That means if Democ­rats need­ing only 51 votes wanted to have a few vote the other way to cover them­selves it’s no big deal, they as Eliz­a­beth Scalia points out only know what the media both­ers to tell them.

The Tea Party voter is different.

They know about the bills, they know about the votes, they often will have actu­ally read bill unlike the rep­re­sen­ta­tives who vote on them. If you go to a Tea Party meet­ing and lis­ten to peo­ple talk, they will get into details on bill and will ask direct ques­tions of reps who turn up to make their case.

More­over they HATE being lied to, if you think this isn’t the hill to die on, they will respect you more for say­ing it up front than try­ing to BS them.

But the most impor­tant thing to remem­ber is they demand respect, they know how pro­ce­dural votes work.

Not only is a poll not going to pull the wool over their eyes by vot­ing one way on the pro­ce­dure that allows a vote to pass and another on a vote that’s a fore­gone con­clu­sion but they will con­sider it an insult that you expect them to fall for it.

Bot­tom line, if you want to get the respect of the Tea Party voter you have to earn it, and hav­ing an “R” after your name isn’t enough to do it.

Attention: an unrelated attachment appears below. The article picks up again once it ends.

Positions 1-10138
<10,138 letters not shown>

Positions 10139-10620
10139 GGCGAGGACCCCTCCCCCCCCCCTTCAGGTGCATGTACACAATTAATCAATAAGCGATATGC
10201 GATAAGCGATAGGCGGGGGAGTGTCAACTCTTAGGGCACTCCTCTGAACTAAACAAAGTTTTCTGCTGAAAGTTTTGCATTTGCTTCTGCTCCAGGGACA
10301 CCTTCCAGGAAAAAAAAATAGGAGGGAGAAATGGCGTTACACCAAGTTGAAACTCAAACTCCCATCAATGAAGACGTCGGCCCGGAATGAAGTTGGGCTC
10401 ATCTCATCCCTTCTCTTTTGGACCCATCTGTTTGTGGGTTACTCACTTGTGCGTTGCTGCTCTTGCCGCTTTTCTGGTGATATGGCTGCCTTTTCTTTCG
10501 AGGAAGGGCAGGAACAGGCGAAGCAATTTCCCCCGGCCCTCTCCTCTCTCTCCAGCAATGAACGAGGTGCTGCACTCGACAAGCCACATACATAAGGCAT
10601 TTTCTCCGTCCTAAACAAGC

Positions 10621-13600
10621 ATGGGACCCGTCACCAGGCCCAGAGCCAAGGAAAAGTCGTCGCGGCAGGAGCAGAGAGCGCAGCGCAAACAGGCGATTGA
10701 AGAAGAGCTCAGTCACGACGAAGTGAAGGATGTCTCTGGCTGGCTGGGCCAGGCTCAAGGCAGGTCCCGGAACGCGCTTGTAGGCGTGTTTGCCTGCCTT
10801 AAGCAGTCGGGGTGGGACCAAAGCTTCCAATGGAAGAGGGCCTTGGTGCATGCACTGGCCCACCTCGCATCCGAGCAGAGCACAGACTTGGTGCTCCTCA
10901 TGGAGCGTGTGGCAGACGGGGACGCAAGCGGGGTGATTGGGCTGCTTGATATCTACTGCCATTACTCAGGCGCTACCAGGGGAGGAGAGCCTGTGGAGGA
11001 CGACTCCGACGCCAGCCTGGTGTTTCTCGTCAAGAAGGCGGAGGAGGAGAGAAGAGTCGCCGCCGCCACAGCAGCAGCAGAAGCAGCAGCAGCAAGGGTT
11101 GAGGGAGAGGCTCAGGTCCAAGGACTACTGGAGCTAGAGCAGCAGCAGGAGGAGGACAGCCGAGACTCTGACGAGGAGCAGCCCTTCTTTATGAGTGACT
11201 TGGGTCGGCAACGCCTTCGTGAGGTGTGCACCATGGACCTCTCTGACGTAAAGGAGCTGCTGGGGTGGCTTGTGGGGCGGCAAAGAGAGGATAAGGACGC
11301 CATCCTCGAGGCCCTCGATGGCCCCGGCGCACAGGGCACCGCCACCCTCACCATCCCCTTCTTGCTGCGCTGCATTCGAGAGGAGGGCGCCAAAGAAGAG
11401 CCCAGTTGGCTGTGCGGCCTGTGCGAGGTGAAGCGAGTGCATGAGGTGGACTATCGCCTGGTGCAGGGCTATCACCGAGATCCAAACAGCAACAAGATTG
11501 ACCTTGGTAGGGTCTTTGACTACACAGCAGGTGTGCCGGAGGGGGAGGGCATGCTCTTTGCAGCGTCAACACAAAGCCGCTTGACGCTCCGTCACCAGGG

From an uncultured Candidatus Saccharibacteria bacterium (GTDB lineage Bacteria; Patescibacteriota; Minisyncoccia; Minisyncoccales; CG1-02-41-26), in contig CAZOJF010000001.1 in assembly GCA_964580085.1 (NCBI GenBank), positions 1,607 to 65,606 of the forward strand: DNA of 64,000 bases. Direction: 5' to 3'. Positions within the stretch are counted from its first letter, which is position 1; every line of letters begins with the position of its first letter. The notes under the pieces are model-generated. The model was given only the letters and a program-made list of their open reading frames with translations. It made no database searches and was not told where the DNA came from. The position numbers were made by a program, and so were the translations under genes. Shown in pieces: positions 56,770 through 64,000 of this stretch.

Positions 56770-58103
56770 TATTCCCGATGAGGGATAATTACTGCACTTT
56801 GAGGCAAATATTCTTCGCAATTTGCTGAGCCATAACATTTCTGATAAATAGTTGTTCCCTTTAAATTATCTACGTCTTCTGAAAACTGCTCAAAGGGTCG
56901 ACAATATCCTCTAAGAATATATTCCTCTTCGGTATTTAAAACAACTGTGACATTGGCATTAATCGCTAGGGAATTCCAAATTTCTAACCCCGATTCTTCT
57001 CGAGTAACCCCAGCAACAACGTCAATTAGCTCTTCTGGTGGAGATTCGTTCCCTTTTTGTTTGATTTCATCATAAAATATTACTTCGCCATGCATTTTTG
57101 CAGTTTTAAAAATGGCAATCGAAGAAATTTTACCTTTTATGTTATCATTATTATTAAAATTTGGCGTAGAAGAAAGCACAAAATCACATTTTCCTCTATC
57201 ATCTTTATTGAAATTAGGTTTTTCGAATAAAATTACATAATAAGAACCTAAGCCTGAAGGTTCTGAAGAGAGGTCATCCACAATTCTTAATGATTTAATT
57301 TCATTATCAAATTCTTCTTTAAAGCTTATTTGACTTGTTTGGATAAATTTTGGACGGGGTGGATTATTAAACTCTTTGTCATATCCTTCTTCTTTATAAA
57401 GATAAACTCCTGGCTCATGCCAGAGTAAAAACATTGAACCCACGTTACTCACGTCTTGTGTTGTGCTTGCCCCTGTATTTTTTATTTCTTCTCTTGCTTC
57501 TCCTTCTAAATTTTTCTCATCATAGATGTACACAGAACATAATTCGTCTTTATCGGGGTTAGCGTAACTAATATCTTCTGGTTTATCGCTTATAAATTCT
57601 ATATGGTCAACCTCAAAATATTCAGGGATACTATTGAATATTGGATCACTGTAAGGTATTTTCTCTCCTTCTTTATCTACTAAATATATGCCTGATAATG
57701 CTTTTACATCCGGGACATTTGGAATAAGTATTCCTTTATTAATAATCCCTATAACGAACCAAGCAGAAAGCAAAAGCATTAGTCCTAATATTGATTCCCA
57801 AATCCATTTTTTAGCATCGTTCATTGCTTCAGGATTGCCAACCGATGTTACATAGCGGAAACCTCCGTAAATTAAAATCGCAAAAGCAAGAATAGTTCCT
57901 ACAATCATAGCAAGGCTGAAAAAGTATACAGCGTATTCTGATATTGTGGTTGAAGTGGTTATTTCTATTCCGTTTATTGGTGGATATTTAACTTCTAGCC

The sooner the GOP fig­ures that out and acts accord­ingly the bet­ter off they and the coun­try will be.

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More news keeps coming out concerning the GOP vote on the debt ceiling in the senate and none of it is good:

Roll Call reports

In a major departure from procedure during Wednesday’s climactic vote on suspending the federal debt limit, the Senate kept some senators’ votes secret while the nearly hourlong tally was under way — a move that has drawn sharp criticism from Capitol Hill reporters.

Apparently it’s never really been any of our business:

Martin Paone, who spent more than a decade overseeing Senate floor operations for the Democrats, told CQ Roll Call in an email that the vote announcement practice known as the recap was designed to help senators, not the general public.

“I see the recap … as something that evolved over time for the members convenience so they’d know how their colleagues voted and not for the press though I can see where it can be a useful tool,” said Paone, who is now executive vice president of Prime Policy Group.

Camp of the Saints is going all Roman on them but what I find most annoying is are the assumptions these guys are making.